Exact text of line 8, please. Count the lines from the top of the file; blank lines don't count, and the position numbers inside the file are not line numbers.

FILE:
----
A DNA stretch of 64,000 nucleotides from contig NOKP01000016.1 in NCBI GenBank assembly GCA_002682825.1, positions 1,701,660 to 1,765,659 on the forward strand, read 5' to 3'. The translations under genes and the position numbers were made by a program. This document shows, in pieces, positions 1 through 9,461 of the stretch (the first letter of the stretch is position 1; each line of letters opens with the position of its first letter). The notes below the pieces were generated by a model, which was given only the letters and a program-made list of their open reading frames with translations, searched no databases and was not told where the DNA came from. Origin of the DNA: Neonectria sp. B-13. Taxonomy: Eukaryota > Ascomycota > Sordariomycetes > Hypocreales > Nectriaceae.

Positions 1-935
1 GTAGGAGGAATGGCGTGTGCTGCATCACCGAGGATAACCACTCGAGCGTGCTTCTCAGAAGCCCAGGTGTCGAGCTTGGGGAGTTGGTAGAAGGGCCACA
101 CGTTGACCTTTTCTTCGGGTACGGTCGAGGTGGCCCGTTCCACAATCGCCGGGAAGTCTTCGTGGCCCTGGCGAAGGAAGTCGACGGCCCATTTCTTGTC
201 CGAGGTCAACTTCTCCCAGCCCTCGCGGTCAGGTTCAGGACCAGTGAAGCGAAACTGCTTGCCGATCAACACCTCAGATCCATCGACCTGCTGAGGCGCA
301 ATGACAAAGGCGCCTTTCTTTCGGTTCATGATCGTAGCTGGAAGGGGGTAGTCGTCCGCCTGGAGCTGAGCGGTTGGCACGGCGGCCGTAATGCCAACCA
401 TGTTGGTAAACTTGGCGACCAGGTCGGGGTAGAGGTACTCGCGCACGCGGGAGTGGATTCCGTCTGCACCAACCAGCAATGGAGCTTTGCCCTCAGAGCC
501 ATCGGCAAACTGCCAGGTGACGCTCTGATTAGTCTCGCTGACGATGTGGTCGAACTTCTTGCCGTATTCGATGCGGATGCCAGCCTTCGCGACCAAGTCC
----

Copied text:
501 ATCGGCAAACTGCCAGGTGACGCTCTGATTAGTCTCGCTGACGATGTGGTCGAACTTCTTGCCGTATTCGATGCGGATGCCAGCCTTCGCGACCAAGTCC